After the student has selected from these options, they are able to buy supplies and livestock for their journey.  The student can manipulate the mouse around town to make these purchases and talk with townsfolk about the trip ahead.  When the wagon is packed and everything is ready the student is able to proceed on the journey.

 

The journey portion of the program has two main sections.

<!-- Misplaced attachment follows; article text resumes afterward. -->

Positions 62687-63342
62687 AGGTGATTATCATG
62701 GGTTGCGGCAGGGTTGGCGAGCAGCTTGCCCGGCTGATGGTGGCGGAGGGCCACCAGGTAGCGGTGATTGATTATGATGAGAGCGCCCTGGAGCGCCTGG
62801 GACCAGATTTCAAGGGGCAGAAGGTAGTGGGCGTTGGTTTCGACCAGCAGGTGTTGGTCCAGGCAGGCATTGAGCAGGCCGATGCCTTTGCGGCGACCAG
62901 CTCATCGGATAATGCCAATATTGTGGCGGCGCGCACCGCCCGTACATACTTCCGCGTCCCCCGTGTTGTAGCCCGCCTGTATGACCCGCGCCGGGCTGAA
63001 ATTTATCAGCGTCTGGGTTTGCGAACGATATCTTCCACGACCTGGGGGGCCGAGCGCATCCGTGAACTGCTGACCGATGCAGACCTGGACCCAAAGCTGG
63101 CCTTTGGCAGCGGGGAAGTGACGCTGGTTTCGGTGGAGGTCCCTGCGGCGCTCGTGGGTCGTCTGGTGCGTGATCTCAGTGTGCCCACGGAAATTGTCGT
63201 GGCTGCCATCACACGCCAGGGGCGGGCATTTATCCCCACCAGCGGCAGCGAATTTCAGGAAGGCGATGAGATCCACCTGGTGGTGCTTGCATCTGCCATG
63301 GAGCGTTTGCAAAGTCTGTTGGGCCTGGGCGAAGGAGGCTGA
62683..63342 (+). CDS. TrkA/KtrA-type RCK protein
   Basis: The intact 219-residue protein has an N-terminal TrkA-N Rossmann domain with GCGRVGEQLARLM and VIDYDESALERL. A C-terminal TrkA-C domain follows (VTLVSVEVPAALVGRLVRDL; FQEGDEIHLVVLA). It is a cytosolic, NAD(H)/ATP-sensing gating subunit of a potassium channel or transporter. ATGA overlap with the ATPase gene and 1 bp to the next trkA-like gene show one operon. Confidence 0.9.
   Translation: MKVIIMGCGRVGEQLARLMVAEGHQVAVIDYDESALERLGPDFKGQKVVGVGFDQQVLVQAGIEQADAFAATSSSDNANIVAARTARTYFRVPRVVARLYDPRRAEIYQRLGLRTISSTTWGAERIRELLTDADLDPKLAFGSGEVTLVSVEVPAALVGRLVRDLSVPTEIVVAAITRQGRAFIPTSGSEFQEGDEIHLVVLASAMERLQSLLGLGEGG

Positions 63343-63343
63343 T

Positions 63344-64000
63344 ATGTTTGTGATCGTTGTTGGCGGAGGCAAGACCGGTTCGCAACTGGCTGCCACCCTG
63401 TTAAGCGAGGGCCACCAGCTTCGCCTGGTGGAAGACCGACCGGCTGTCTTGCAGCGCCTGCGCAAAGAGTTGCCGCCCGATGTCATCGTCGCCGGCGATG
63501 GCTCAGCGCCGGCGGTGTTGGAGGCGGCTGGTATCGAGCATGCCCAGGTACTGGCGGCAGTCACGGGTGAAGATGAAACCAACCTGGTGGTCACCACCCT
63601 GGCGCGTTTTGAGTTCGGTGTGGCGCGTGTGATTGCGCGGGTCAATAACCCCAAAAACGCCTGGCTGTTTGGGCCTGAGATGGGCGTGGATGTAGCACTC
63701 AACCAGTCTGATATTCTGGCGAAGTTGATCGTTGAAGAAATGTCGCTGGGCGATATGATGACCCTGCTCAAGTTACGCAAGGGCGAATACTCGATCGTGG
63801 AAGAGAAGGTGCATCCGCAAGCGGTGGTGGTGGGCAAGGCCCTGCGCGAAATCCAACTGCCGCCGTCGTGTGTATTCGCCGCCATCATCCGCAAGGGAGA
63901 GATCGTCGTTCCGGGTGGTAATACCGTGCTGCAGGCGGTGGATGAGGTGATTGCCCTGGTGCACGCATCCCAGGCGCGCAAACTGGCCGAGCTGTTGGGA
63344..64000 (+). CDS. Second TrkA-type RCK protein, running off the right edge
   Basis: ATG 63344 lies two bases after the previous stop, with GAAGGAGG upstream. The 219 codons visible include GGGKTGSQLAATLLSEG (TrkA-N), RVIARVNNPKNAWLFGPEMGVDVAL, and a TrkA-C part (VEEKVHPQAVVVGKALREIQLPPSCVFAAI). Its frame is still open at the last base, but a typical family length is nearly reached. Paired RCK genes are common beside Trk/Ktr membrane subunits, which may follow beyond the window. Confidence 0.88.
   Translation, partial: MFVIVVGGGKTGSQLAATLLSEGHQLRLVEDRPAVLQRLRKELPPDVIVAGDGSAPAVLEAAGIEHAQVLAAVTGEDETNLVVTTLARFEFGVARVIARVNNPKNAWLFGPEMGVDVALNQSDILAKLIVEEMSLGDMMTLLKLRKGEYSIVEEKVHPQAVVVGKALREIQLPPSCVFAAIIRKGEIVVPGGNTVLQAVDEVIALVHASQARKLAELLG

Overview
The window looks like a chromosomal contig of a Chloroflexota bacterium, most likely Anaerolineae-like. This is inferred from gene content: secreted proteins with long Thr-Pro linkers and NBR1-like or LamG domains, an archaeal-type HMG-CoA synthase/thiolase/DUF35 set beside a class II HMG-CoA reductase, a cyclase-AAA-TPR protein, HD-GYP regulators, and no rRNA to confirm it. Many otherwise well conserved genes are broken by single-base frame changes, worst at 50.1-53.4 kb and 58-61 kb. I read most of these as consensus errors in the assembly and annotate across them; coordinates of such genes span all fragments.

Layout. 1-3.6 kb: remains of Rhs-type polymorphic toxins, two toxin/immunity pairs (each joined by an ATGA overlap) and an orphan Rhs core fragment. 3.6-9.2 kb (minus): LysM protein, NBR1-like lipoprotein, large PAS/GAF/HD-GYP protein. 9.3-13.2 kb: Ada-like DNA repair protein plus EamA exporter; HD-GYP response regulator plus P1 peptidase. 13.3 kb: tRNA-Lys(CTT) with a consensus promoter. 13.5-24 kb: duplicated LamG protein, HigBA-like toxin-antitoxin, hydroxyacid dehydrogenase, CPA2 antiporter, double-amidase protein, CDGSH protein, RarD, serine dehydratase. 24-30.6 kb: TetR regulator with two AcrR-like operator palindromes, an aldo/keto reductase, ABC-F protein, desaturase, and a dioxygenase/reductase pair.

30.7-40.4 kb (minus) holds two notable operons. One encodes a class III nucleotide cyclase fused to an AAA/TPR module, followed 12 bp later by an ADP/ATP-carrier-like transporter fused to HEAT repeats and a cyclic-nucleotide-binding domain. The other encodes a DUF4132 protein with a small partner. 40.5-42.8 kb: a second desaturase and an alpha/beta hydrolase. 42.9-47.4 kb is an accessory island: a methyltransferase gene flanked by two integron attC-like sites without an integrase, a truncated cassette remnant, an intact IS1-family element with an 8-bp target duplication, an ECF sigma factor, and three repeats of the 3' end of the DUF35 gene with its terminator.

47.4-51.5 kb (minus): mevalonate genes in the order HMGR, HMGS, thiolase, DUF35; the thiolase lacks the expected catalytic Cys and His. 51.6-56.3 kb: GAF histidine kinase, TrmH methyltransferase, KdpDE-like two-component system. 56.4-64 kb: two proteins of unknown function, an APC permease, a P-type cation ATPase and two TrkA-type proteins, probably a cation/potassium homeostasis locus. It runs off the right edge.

The first is the Trail Adventure Section.  This section is devoted to the learner as an active participant as a character on a wagon train.  They are able to gather information from four sources clearly identified by icons on the game menu. The first source of information is The Guidebook.  Players may use this much like the Pioneers did to gather information about the trail.  The guidebook functions as a historical reference.  The second resource for players is the Players Diary.  This is a record of the students’ adventures.  Students may add their own entries to this journal, much like the Pioneers did.  This personal journal can be printed. A third resource is the Glossary.  Accessed from the game menu this tool gives students descriptions of key words and names used throughout the game.  The final resource is the Overview Map.  This map provides students with an overview of the journey and marks their current location.